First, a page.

It’s noticeable that they are individually becoming more dispersed and more volatile. At one level, the increase in dispersion is a good thing – diversification offsets the volatility. At another level, it suggests that the earnings “growth” driver is less apparent. The stocks have driven the phenomenal outperformance of the NASDAQ 100 but individually are losing leadership.
Now it may be that Facebook hit a liquidity air-pocket after its results, a little like the February fall in the NASDAQ, and the stock could be pretty resilient in the near future, now that it has got more bad news out of the way. However, some of the shine may have come off the group for speculators. John Authers wrote in the FT on Thursday, quoting another old favourite of ours, Jim Paulsen of the Leuthold Group. Jim points out similarities between the price chart for tech stocks into the millennium, and the FAANGs.
He is at pains to point out that valuations were massively more ridiculous in 2000 than they are for these current winners, and we would agree. The price action suggests that these stocks may be in a mini-bubble. Investors are always rational, as a group, about the consequences of “knowledge”, but rising prices tend to make investors ‘forecasts look more like fact than conjecture. It’s easy to think that price gains “confirm” one’s beliefs.
In terms of our investment position, we moved some weighting out of Asia into US stocks a few months ago, but earlier this month made the decision to begin reducing techs and smaller-cap US in favour of a more neutral weighting to the UK. In general, we’re a bit cautious on equities, with most of that centred on the US and Asia, especially in the emerging markets.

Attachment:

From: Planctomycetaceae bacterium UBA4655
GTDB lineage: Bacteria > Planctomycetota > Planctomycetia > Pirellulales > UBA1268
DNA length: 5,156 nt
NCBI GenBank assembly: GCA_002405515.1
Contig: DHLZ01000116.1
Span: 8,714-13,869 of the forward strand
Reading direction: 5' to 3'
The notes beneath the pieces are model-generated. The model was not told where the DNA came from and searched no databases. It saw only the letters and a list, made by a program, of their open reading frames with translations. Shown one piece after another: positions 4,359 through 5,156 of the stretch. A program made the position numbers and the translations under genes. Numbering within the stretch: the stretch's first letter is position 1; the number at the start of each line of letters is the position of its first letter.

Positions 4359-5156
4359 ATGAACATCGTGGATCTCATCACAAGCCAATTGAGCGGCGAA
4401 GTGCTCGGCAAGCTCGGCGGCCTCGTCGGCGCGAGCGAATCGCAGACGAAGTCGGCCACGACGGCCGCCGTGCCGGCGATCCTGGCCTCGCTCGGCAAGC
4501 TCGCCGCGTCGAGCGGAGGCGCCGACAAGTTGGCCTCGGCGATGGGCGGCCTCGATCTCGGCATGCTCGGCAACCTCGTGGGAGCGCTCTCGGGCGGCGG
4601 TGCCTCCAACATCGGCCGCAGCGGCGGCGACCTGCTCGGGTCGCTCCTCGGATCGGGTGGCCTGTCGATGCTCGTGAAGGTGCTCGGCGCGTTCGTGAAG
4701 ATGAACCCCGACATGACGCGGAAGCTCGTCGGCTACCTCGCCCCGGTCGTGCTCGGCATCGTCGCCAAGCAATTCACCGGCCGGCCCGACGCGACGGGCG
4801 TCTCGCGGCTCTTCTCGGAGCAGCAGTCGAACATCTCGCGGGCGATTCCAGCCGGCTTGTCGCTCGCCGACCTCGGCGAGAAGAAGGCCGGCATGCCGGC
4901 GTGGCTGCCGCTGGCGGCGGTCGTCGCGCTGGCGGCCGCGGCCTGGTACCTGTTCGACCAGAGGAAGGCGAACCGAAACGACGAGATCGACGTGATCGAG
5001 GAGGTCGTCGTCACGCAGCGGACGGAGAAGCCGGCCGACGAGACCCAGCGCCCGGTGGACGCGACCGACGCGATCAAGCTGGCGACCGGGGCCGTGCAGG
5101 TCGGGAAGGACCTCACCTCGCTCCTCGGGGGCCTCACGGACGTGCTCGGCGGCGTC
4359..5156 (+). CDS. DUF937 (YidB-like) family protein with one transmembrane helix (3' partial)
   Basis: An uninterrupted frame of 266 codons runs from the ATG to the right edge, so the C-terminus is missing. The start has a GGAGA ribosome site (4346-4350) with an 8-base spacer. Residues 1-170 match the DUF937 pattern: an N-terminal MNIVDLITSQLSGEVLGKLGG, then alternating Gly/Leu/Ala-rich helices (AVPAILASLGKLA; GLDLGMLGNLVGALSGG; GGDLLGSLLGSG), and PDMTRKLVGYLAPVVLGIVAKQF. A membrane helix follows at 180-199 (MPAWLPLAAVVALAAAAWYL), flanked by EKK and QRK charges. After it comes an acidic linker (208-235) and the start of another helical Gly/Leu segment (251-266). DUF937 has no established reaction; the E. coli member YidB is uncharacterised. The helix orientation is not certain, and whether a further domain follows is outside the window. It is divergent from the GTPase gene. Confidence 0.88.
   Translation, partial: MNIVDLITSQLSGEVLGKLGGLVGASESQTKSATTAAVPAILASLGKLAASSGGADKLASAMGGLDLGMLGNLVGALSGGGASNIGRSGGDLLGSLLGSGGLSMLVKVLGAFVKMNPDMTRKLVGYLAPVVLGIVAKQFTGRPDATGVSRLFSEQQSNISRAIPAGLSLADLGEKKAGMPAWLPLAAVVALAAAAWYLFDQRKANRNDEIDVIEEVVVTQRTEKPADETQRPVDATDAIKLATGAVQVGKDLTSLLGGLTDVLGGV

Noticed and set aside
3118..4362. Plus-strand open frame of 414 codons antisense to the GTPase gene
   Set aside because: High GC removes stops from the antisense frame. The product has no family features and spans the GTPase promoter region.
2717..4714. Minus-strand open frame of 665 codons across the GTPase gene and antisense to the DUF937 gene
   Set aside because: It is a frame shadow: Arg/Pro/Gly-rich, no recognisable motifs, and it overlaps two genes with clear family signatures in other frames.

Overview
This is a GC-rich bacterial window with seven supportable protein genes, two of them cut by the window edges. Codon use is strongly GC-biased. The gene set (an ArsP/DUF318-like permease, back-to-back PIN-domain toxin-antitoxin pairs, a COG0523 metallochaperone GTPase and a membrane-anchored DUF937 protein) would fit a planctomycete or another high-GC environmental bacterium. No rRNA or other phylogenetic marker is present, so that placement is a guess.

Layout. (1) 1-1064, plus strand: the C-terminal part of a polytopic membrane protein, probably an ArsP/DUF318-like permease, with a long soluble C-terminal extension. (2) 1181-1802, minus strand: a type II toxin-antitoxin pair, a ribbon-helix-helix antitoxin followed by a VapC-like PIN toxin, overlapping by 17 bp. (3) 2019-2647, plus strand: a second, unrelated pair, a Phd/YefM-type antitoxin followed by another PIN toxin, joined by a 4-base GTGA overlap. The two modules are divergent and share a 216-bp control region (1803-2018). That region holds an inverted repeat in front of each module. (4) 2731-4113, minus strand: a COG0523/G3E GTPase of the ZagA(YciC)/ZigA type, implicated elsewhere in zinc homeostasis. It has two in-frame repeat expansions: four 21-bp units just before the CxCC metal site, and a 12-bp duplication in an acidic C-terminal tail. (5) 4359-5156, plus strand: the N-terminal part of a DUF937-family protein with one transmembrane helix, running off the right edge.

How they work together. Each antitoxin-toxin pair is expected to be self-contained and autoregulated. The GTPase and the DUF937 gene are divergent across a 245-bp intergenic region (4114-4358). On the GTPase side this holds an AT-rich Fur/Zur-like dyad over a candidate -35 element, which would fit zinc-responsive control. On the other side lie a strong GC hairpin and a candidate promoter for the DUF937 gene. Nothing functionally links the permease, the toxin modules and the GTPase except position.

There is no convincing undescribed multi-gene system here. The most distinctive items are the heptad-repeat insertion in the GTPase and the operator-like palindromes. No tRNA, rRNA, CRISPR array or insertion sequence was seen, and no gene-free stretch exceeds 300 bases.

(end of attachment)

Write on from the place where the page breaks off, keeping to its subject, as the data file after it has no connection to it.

Below, we have a follow-up on the China article last week. Chinese authorities have stepped up action to counter the slowdown, but we think it will still get worse before it gets better. At the heart of the problems is a bad credit story; some companies are not saveable, and that includes some rather important ones linked to state-owned enterprises. The actions are designed to keep liquidity available in the system and to ensure spending continues while problem companies go to the wall. However, they’re not even part way through the process, and the most obvious policy of currency devaluation is not available. Chinese stocks rose slightly on the week but ended on a weak note, while other Asian markets were stronger.
We also look at Japan. The parallels with Europe abound, especially in relation to the extended monetary policy tools. And, like Europe, the central bank is having to consider whether its effects on the yield curve may be actually a detriment to growth rather than a support. We think they tested the water this week, may do so again quite soon, and that the consequence could hit US bonds.
We also take a brief look at the impacts of Trump’s policies on US auto-makers, employers of a lot of his supporters. Maybe the companies’ results had something to do with the outcome of the Juncker meeting. It might rain this weekend, but that’s not going to turn off the hot air just yet.